Clearly Hayes heard some of the unflattering chatter about him on sports talk radio and otherwise last season, and may even understand how his difficult season in his home city of Boston -- whether he actively expressed it to him or not -- might have been a factor in his buddy Jimmy Vesey ultimately choosing New York over Boston.

It appears the former Boston College standout is looking to change the conversation in Boston. 

“Yeah, sure am. I’ve got a lot to come out here and…[there were] a lot of comments about myself, but I know I’m a good player. I got to this level for a reason,” said Hayes, who dropped from 19 goals and 35 points with the Panthers to 13 goals, 29 points and a career-worst minus-12 for the Bruins last season.

“To be able to play at the NHL level and continue to play at that level on a consistent basis is what I expect out of myself. I do it for myself and our teammates, and to help our team win. I’ll continue moving forward.

“It’s funny being the old guy on the line. It’s nice to see those young guys and see how excited they are, and how excited I am to get back out there. That’s what I said to the guys, they still have the jitters and they still have them for the first preseason game. It shows that these guys want it and it’s been a lot of fun skating with those guys. They’ve got a lot of speed and to keep pushing the pace. Trying to keep up with them has been a lot of fun.”

There is still a long way to go for the 26-year-old winger, and his willingness to stick around the danger areas on Monday night was a welcomed one for a Bruins team that needs his 6-foot-6 body in front of the net. Hayes paid the price with stitches and a fat lip after taking a Dalton Prout high-stick to the mouth in front of the Columbus net that went uncalled on a Bruins PP at the end of the second period.

That’s all part of the big man’s game on the ice, however. It’s also the kind of battle and determined fight that Hayes will need to show much more consistently in his second season with the hometown Bruins if he’s truly looking to bounce-back from last year’s mediocre performance. 

Carlo 'arguably the best' defenseman for Bruins in preseason opener


Carlo 'arguably the best' defenseman for Bruins in preseason opener

BOSTON – On a night when many of Boston’s young players stepped up nicely, perhaps none did more so than 19-year-old defenseman Brandon Carlo. The youngster was in a top pair role with John-Michael Liles against a decent Columbus Blue Jackets lineup that included Sam Gagner, Alexander Wennberg, Seth Jones, Brandon Saad and Sonny Milano, and had almost no miscues in his 20:16 of ice time.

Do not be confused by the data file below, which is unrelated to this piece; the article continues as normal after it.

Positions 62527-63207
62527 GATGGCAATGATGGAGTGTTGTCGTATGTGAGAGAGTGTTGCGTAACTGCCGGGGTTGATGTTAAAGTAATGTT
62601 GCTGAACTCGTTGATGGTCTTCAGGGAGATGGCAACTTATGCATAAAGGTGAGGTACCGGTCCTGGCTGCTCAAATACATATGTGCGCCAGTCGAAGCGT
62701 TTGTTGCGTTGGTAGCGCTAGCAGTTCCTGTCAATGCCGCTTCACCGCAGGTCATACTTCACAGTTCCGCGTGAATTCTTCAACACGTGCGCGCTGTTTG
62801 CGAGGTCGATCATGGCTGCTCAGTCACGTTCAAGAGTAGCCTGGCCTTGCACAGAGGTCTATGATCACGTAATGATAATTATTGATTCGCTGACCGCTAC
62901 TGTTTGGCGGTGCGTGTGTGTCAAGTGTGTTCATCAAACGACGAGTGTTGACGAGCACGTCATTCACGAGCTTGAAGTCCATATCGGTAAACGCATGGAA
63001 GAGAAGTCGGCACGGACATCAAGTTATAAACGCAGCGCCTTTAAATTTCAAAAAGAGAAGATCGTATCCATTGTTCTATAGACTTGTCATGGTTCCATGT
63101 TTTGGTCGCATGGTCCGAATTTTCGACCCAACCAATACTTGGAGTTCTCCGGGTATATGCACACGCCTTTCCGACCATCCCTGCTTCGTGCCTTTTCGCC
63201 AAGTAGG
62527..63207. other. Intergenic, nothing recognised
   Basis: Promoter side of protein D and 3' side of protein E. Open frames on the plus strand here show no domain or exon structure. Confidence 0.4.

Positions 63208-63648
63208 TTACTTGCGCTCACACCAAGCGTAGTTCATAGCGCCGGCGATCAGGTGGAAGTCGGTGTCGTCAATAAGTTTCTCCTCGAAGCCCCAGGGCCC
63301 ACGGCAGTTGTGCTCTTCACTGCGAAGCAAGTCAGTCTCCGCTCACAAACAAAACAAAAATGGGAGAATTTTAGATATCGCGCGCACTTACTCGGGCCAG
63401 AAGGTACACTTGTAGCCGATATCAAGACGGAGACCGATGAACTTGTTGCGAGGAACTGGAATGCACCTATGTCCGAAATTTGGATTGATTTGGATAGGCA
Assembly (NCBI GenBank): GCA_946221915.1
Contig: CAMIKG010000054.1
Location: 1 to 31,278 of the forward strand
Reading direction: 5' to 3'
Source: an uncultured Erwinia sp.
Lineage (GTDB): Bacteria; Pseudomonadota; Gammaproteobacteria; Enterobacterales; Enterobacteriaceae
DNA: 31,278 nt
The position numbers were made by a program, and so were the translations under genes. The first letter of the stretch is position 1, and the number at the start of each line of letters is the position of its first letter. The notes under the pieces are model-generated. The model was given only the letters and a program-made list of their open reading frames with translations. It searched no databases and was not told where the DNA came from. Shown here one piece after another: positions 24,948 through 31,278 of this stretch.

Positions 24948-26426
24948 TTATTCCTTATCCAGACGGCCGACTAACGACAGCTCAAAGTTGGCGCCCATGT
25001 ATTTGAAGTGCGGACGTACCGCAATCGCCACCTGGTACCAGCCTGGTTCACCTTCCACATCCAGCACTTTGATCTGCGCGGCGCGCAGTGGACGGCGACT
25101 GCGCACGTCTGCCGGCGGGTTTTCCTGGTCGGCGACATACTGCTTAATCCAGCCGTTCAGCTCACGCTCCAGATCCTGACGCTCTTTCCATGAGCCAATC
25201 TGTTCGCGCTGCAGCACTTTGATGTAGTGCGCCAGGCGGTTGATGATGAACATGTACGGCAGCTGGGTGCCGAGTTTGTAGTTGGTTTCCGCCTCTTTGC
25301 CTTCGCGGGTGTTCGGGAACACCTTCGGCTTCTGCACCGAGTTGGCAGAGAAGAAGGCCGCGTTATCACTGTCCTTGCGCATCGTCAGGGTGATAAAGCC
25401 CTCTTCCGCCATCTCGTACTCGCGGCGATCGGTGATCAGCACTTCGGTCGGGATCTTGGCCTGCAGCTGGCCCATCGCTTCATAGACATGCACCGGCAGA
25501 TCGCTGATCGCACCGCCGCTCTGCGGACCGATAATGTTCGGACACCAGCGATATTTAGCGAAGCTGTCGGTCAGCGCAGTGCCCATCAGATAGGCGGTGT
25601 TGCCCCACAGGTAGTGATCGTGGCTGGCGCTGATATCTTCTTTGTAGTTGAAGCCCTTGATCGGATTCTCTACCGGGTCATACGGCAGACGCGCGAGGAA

Better than that, Carlo notched an assist on the game-tying score in the third period when his right point shot made it through traffic for Danton Heinen to redirect it past Curtis McElhinney from the slot. That left Carlo with an assist, a plus-1 rating and three shots on net in 20:16 of ice time to go along with some heavy battling around the net whenever Blue Jackets players tried to get too close.

“Arguably our best D, if not our best D. [He showed] real good decision-making, and his gaps are good. I can really only think of one time in the third period he kind of threw a puck away in the middle of a change, and ended up on his wrong side,” said Bruins assistant coach Bruce Cassidy. “It wasn’t a bad turnover, but it was just one that he could have made a little bit of a better decision.

“He didn’t handle the puck much in the game, that’s pretty good. He jumped up the ice, got his shot through when it was there, matched up well with whoever he was put out there [against], pushed back in front of our net. [There were] a lot of good things.”

It’s a big training camp for Carlo, who is more than likely earmarked for Providence unless he can utilize a stellar training camp performance to push over one of the seven veteran Bruins D-men with NHL contracts. That means potentially displacing Joe Morrow as the seventh defensemen on the roster, or forcing the Bruins to possibly deal Adam McQuaid or Kevan Miller if the Bruins feel he is ready for the day-to-day NHL grind.

The preseason opener was a good start that the 2015 second round pick was excited about, but things will certainly get more challenging for Carlo as the Bruins get deeper into this training camp.

“I just want to keep the same mentality, same energy. Show a little bit more physicality. I felt like I did that, but definitely could close a little quicker in a few instances overall. I just want to keep building on every game,” said Carlo. “There are some very strong guys on the puck in this league and throughout this game they had those guys out there definitely. Overall, you just have to compete just as hard as them.

“You’re dealing with NHL guys out there. [The Blue Jackets] had some pretty good guys in their lineup tonight and everyone is competing for jobs on both sides…so the speed was phenomenal. I loved it.”

The Bruins loved what they saw of Carlo in a pretty big opportunity right out of the gate this preseason, and now the teenager has set the bar if he wants to keep pushing with a hockey club that needs to upgrade their defense with strong, young players.